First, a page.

• CostaRica •PhotographyKevin heslinEST.D 2006

Independence Day Parades in Costa Rica

Independence Day Parades in Costa Rica

Independence Day Parades in Costa Rica

September is arguably the most festive month of the year in Costa Rica. Why? Because September 15 is the day that the Ticos, as Costa Ricans are commonly called, celebrate their independence. This year marks 195 years of independence in Costa Rica and all of Latin America. This country may be small but Ticos have big hearts and are fiercely proud of their country, of being Costa Rican, and of being a free people.

The atmosphere is charged starting at the beginning of September as you begin to see more Costa Rican flags proudly flying, school kids start getting ready for celebrations and practice singing patriotic songs, and you hear bands performing impromptu concerts in the common areas as they practice for the big day. If you pass through a neighborhood you’ll also probably hear some kid fervently beating their drum as they dutifully practice their part. The highlight of the Costa Rican celebration is the grand Independence Day parade. Flag brigades, bands, dancers and school groups begin preparing weeks in advance to show off their art and their Costa Rican pride on the 15th of September.

The festivities actually begin the night before with the parade of the faroles, or lanterns. The idea is that since back in the day they didn’t have handy dandy flashlights (or cell phone lanterns) people ventured out into the night with handheld lanterns to rally for the cause of independence, and to celebrate the day the news of independence arrived.

To commemorate this, every year communities across Costa Rica take to the streets with their kids to light up their faroles and parade through the center of town. While nowadays most people buy beautifully made faroles with LED lights inside, in the past faroles were often made with whatever plastic bottles and bits of colorful construction paper that kids could find and place a candle inside. But, rest assured, whatever material your farol is made out of you will be welcome to join the parade!

The next morning dawns with anticipation of the big event. People begin gathering at the schools early in the morning until eventually converging in town in preparation for the grand parade. The air is charged with excitement and everywhere you look you see people dressed in festive red, white and blue–the colors of the Costa Rican flag. Of course, the little kids are the most adorable and you will see scores of them in traditional style outfits as each mother attempts to outdo the rest with her child’s independence day outfit.

The streets are already crowded early and people are vying for the best vantage point. Cell phones and cameras are out by the scores as everyone is looking to catch the perfect shot of their friend or family member as they parade by. Finally, the big event begins and the swarming mass of paraders begins to spread out as they start their stately march through town. Be prepared for the onslaught of adorable little kids in colorful parade outfits, talented dancers and musicians, and proud bodies of public service workers showing off their Tico pride.

This year in Quepos the parade started with the town’s firefighters rolling by with their shiny red fire engine. The department is made up of both paid and volunteer firefighters that are committed to the town’s safety.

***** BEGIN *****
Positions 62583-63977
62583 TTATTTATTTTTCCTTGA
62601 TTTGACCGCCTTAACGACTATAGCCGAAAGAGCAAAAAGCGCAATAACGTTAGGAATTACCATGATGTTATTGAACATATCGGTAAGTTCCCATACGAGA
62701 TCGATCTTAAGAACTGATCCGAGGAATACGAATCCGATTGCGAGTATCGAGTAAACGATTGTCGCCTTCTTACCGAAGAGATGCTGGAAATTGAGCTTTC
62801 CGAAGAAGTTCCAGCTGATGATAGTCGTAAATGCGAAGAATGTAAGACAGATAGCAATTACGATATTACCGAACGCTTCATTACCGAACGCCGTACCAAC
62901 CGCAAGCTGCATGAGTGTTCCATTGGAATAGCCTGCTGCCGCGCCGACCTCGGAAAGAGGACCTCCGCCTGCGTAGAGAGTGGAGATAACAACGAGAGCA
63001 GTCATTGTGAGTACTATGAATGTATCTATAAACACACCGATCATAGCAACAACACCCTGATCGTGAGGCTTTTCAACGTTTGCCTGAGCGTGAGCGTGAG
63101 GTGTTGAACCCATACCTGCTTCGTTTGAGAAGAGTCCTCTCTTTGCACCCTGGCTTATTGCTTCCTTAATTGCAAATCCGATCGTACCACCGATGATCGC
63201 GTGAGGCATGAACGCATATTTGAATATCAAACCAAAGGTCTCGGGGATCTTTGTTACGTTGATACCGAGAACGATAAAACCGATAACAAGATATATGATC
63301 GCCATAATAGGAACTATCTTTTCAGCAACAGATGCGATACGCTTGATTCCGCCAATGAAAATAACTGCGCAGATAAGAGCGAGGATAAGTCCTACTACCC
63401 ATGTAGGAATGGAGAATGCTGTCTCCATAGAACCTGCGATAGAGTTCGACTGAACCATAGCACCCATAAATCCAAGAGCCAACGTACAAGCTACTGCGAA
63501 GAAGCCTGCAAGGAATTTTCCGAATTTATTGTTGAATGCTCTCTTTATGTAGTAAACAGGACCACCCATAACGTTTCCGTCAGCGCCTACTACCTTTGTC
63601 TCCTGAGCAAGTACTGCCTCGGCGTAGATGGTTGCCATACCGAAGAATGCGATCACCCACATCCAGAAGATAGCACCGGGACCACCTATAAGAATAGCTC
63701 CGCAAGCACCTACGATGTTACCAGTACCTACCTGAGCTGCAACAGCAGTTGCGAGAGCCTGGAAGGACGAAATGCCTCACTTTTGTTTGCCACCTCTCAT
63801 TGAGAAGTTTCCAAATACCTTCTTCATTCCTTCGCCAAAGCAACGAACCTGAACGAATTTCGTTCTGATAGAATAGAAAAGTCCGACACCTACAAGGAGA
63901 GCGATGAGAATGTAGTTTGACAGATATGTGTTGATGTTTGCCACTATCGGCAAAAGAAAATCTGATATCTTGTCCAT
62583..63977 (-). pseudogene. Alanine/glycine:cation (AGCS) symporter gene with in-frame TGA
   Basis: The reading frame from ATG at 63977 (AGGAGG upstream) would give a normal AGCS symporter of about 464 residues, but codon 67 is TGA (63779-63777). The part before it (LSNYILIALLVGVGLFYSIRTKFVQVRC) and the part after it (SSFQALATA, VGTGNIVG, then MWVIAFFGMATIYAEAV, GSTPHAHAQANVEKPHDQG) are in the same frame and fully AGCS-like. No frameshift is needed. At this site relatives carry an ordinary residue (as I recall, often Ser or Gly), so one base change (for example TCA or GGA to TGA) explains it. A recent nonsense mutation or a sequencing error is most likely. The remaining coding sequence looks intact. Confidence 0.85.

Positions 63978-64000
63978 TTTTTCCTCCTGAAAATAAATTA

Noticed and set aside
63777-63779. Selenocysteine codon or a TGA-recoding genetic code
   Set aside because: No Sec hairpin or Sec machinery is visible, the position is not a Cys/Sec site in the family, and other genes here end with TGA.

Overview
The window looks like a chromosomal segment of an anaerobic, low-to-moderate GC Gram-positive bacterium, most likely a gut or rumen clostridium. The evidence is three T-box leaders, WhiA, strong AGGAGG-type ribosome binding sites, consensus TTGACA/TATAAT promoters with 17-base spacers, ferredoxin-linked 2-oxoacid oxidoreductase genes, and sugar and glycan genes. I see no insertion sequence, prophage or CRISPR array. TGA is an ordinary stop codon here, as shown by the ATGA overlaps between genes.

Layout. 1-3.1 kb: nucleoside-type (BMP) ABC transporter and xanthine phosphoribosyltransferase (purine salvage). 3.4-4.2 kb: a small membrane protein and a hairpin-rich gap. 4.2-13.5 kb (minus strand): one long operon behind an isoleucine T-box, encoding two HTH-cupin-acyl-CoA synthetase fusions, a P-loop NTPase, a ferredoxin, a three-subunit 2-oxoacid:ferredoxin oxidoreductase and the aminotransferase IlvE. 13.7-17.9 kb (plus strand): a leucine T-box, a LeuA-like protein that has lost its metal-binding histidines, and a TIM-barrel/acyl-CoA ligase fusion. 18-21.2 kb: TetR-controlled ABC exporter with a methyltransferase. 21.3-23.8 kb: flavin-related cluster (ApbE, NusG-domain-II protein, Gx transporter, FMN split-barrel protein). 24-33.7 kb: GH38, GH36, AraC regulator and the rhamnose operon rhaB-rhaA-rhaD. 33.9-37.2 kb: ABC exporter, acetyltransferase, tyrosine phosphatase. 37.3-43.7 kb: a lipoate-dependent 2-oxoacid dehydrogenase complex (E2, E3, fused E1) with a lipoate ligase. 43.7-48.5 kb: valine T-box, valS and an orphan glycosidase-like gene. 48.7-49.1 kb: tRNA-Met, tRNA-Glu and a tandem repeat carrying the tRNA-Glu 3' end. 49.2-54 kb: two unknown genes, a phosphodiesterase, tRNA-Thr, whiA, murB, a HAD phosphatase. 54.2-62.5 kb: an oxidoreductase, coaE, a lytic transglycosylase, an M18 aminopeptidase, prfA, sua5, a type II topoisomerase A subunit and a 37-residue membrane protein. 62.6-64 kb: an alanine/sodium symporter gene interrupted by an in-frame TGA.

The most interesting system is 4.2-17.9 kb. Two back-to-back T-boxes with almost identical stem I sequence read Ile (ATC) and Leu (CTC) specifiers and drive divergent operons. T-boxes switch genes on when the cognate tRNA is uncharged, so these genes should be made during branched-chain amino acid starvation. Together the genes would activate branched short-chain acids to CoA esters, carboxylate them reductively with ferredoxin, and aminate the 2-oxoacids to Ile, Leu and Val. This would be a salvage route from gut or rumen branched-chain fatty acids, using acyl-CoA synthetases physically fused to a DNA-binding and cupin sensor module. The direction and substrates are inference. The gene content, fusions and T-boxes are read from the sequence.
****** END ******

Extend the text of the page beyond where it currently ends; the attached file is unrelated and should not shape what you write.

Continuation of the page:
A guest group from Panama honored Quepos this year by coming to celebrate with us. A group made up of both adults and children, they came with beautiful traditional Panamanian outfits to add to the festivities. If you didn’t get a chance to see them perform their traditional dance at least check out the photos of their colorful clothes!

A large part of the parade is made up of school groups. Kids have the chance to march or perform in various ways. The luckiest kids got to ride in a decorated truck tossing candy at the crowd, waving at their friends and, of course, posing for photos. Other groups of preschoolers marched holding signs that promote values like forgiveness and friendship, or wear fun hats of different animals to promote environmental awareness.

Kids that are a bit older have the opportunity to play in a band. Costa Rican school bands are comprised of just a few simple instruments. There is generally a drum section with varying sizes and types of drums accompanied by the lira, basically a handheld xylophone, that provides the melody. Also commonly seen is the güiro, a bumpy metal cylindrical instrument that produces sound by scraping a stick along its side. Simple but fun!

Other groups that we saw this year were drill teams performing and showing off their pride with Costa Rican flags, a dance group wearing colorful outfits and twirling batons, and folks dressed in boldy patriotic traditional outfits and performing old time dances.

Whether or not you’ve seen it before the Independence Day celebrations in Costa Rica are so exciting and fun that you will want to participate year after year. If you’ve never had the opportunity to see one, I highly recommend that you start making plans to come and be a part of the celebration next year! You will never regret planning a vacation to this magical country and taking the opportunity to explore not only her beautiful natural wonders and but also the rich cultural heritage of the friendly Costa Rican people.

Panamanian dance troupe in Costa Rica

Guest dance troupe from Panama helped us celebrate this year.

Independence Day Parades in Costa RicaBoy at Costa Rica ParadeGirl at parade in Costa RicaFestival in Costa RicaCulture festival in Costa RicaKids at fiesta in Costa Ricagirl in costa ricaboy in traditional clothes in Costa RicaBoy at school parade in Costa Rica

Click to see photos from last year’s Independence Day in Costa Rica.


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Kevin Heslin